29 mars 2010

carte blanche to Guillaume Richard :: 01

guest of the project, "carte blanche", Guillaume Richard have been invited to give his personal view about the actual history and relationship between music and home computers ::

" noCo...mmencement : demoscene

Once upon a time, there was no Internet.

No really, I'm being very serious. I'm talking about the 80s.

There even was a time where cat pictures weren't necessarily captioned, where computer were funny-looking machines and video-games really were inventive and challenging.
During this time, the few lucky enough to have a computer at home were often friends of each others at school and called "nerds" by the others who weren't really understanding the whole thing about swapping floppies instead of caring about "normal social interactions".

And sometimes, when they were not swapping videogames, they were swapping demos!

To make it short, demos are executable animations.
It's calculated real-time, like a videogame but you can't really interact with it… you just sit in front of your screen and watch. Eventually, you'll wave your arms and even dance if you really enjoy the music but anyway, people will never understand why you just love watching these "plasma stuff" and "moving typos".

As I've been saying, there was no internet. Some people were starting to make graphism, illustrations and music on their computers and what was the best way to show your style?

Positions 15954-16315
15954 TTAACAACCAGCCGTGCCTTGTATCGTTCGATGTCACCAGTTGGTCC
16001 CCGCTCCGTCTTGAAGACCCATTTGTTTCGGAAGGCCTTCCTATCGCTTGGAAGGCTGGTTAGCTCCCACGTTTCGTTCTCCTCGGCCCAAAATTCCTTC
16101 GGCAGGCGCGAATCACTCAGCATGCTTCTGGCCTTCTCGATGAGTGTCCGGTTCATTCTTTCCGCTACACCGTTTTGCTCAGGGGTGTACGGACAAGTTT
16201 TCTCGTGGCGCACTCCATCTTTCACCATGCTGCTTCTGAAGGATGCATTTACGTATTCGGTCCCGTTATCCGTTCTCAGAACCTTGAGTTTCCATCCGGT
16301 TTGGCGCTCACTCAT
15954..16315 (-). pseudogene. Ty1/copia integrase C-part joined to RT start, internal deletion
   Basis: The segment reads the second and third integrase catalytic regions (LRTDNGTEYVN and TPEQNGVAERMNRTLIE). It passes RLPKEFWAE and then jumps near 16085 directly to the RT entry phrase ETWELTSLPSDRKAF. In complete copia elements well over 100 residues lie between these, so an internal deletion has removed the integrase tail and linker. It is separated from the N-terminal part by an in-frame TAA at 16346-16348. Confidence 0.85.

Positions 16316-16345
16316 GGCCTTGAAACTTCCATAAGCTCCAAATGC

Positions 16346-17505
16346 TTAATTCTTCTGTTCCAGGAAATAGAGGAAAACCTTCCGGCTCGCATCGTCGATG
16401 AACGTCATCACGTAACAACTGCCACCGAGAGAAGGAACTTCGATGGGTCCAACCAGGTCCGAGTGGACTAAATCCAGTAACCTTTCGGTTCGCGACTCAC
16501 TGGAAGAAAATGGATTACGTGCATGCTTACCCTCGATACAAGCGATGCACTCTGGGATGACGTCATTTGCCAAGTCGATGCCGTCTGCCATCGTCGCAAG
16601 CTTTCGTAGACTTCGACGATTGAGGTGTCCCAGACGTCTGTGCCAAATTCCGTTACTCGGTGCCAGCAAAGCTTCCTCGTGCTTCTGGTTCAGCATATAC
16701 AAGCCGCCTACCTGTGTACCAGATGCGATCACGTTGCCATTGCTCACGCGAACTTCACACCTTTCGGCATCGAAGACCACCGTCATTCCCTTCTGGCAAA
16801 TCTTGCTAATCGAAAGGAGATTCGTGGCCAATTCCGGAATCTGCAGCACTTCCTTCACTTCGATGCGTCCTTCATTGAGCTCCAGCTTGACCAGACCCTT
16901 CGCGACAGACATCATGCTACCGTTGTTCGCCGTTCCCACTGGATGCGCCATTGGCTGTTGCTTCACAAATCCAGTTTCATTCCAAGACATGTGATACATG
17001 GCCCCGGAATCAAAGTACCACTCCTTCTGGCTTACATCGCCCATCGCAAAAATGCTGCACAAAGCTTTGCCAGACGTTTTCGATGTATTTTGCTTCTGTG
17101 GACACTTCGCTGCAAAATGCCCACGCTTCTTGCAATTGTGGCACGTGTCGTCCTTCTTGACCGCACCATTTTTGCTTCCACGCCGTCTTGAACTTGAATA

Yeah, I guess you get it: Get a coder, a graphician and finally, a musician, make a production and meet at a demoparty!

There were sceners in many countries of Europe, on many different platforms… c64, amiga, Atari ST, Amstrad CPC to name a few.

Back in this time, making music on computers wasn't as common as nowadays since having your own home-studio was expensive. Still, there were tiny applications named "soundtrackers" that would allow you to create tunes with only a computer and nothing else aside. On some platforms, you would have to create your sounds using the sound chip of the computer and on some others, you would only load samples that you could finally rip from other "soundtracked" music. In any cases, you would just enter notes on rows and here we go, you made your first catchy (or not) tune!

People using soundtrackers were called trackers (yeah, I know, it's a bit messy) and finally, some of these guys became famous for decades amongst other trackers.
Some even worked and are still working for videogame companies, some others joined labels and some decided to enjoy their life another way… sadly. " ...

01/03 - to be continued

>> 02/03 the tracker scene

actor involved in recent developments of online music, Guillaume Richard, aka Kaneel, is a musician and a label coordinator.

:: mynameiskaneel
:: petite&jolie
:: the questionnaire
:: discogs